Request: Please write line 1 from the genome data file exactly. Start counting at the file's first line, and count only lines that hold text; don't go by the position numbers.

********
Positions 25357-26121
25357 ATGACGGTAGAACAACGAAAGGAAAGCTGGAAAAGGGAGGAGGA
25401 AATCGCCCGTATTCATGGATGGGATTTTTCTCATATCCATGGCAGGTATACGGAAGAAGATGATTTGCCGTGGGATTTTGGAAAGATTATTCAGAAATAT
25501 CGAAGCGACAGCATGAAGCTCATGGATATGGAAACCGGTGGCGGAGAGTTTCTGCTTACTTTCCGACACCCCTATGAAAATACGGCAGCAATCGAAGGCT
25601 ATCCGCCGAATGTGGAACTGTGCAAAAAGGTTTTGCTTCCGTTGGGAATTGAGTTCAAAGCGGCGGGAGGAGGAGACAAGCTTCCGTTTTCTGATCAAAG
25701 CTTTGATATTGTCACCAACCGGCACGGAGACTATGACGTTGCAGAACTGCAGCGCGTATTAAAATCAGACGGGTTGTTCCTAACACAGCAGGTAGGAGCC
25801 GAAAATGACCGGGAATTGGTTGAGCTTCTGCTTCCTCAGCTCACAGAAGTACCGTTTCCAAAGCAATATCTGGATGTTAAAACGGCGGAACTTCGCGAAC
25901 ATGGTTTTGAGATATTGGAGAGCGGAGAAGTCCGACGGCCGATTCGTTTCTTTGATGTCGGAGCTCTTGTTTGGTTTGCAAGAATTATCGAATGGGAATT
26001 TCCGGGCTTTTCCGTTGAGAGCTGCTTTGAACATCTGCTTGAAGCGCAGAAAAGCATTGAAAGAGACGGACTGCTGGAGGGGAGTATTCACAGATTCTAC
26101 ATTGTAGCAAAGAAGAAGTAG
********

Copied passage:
Positions 25357-26121